Sunday, 25 December 2016

My Christmas Day Blog 2016

I started writing my blog in 2009. Early every Sunday morning  I 'post' my blog for the week. Today is Christmas Day, and rather like the Queen, I feel a need to post a brief Christmas message. Since 2009, Christmas Day has only fallen on a Sunday on 1 other occasion and that was in 2011. After today it won’t happen again until 2022. I wonder if I will still be writing my blog then. Confusingly for some, in Western Christianity, the first Sunday after Christmas is actually called 'the First Sunday of Christmas', which this year will also be the first Sunday of brand spanking New Year of 2017! So this is the last blog posting for this year. Many thanks to all of you who choose to read it each week.

A couple of things came to mind when I stopped and thought about what I could write for this blog. I wanted to include a carol, and given I am a long-time fan of the late great Leonard Cohen and thought I might bring you some of his Christmas music, but he never recorded a Christmas album. The only song he ever recorded is 'Silent Night', which he sang with Jennifer Warnes way back in December 1979 – which you can hear here. In case you are wondering, Christmas Day in 1979, fell on a Tuesday. The Leonard Cohen version is not the best one available, but it is better than mine. 

When I was very much younger and lived with my parents in North London, we had a harmonium in one corner of our dining room. It was a magnificent beastie. Black wood, ivory coloured keys, lots of pull out levers, 2 wooden paddles that you operated with your knees to make the sound louder or softer and all worked by 2 foot pedals which you had to pump. I am not aware that any of us 7 children could play, and I am almost certain my parents didn’t either. But as a child it was great fun to play with. The only recognisable tune I could ever get out of it was a one handed version of 'Silent Night'. One of my brothers went on to play the piano in later life, but as I had dreams of becoming a rock star it had to be the guitar for me. I can play 'Silent Night' and other assorted Christmas carols on the guitar and for a small fee I am available to play at a Christmas party near you.

The other thought that came to me was of all those people who will be working over the holiday to keep us safe, warm, healthy, keeping the lights on, the roads moving, the food on our tables, and for all of those giving up their time and energy in 'being there' for others in shelters, on the streets or at the end of a telephone line. Many thanks to you all, and for all that you do for the rest of us.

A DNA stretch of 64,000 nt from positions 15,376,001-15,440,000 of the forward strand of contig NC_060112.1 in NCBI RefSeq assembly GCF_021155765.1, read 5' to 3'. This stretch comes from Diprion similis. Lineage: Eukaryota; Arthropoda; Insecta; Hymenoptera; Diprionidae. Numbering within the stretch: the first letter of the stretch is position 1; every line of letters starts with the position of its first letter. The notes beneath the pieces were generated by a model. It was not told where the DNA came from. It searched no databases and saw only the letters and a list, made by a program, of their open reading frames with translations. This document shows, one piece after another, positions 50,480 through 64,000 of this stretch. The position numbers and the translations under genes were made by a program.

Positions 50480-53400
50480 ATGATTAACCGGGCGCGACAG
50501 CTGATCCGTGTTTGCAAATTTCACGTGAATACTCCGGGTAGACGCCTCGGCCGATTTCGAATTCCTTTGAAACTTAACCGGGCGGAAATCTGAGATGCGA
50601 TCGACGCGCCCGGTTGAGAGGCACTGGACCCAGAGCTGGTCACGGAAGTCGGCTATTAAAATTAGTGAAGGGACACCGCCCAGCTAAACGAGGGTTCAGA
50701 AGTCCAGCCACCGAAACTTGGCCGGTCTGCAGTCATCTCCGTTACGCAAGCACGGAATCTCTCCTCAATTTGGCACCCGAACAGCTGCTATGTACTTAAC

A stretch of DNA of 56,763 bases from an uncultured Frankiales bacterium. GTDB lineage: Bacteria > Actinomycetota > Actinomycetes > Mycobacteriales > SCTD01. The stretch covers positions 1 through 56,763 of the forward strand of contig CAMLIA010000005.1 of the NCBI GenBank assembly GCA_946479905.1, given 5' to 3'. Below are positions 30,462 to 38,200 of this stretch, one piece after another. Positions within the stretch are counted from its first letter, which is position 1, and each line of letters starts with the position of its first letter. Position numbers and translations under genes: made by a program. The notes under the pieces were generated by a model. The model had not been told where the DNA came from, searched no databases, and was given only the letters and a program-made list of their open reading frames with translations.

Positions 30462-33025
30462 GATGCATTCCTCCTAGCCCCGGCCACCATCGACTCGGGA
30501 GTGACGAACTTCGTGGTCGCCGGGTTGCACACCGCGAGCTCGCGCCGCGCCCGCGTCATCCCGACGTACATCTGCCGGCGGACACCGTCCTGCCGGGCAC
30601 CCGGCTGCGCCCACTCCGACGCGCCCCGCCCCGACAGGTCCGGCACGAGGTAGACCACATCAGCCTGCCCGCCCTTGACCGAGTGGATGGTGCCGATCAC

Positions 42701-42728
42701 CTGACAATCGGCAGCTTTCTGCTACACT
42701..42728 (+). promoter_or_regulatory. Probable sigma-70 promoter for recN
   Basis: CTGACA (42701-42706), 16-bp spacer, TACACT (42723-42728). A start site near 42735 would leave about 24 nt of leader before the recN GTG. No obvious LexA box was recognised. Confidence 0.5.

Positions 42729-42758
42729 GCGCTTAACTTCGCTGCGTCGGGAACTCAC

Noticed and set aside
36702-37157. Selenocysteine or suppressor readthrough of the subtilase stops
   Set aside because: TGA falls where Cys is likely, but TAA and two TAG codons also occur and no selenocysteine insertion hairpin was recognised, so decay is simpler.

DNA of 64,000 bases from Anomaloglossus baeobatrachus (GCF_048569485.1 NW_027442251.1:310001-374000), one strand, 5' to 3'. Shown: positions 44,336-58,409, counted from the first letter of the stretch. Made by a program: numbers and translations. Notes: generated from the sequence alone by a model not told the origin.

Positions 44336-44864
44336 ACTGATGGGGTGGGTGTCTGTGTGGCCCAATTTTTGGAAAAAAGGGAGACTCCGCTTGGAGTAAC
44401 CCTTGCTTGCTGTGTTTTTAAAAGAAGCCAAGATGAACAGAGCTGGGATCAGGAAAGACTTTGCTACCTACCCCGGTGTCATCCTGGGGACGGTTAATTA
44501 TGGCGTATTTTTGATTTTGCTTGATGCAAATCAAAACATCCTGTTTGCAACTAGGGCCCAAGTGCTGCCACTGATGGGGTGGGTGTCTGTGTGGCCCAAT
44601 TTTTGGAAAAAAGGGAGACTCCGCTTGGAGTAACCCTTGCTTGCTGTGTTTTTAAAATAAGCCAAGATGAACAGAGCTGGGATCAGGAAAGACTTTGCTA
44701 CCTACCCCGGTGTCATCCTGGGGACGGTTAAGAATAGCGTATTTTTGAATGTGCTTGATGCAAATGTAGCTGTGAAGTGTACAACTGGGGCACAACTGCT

And wherever and however you are celebrating Christmas this year I hope you are able to find time to enjoy, laugh, relax and if so moved, sing the odd Christmas carol or song in the company of friends and family. W and me, well as soon as I press 'post' we are off to spend Christmas Day (and the next 8 days) up in the House in Scotland 

Best wishes for Christmas 2016!

Sunday, 18 December 2016

All I want for Christmas is some happiness and wellbeing for everyone

This time next week it will be Christmas Day. For many it will mean excitement, laughter and an opportunity to renew friendships and family bonds over a shared meal and the exchange of presents. For many others however, Christmas Day may not hold the same appeal. For example, the Department for Communities and Local Government published a study earlier in the year which reported that during 2015 there will be 3,569 people sleeping rough in England on any one night. In 2015 there were 68,560 households living in temporary accommodation, of which, 78% (53,480) were families containing children and or a pregnant woman.

The Joseph Rowntree Foundation reports that in 2015, there were 13.5 million people living in poverty, some 21% of the UK population. Whilst over 45% of those in poverty don’t live in a working family, there are 3.8m people who have a job yet are still living in poverty. 1.4m children live in long-term workless households, and 69% of the poorest in society have no savings whatsoever. The only group I could see where there were improving data was for those aged 65 or over. Despite there being a rise of 1.7m more people in this age group over the last decade, there are 400,00 fewer pensioners living in poverty.

These are depressing statistics, and although there is no data available for 2016 it is unlikely the picture will be much improved. The impact on individuals, their families and the wider community such difficulties bring cannot be overstated. For many people, it will mean living with daily unrelenting misery and unhappiness, despair and fear. The London School of Economics published an challenging report last week that looked at factors which impact on people’s happiness and wellbeing. One of the reports authors, Prof Richard Layard, noted that the evidence from their study showed that the things that matter most in terms of our happiness and wellbeing were our social relationships and our mental and physical health.

Whilst acknowledging that poverty, unemployment and homelessness inevitably will have a negative impact on individual’s sense of wellbeing, just simply having more money didn't improve people’s sense of wellbeing and happiness. Having a partner, and someone to share life with was seen to be more valuable than even doubling an individual’s income in the context of raising people's sense of wellbeing and happiness. In acknowledging that experiencing depression and anxiety would have the most negative impact on an individual's wellbeing, the study posed the question as to whether it would be better for the role of the State needing to shift from 'wealth creation' to something they called 'wellbeing creation'.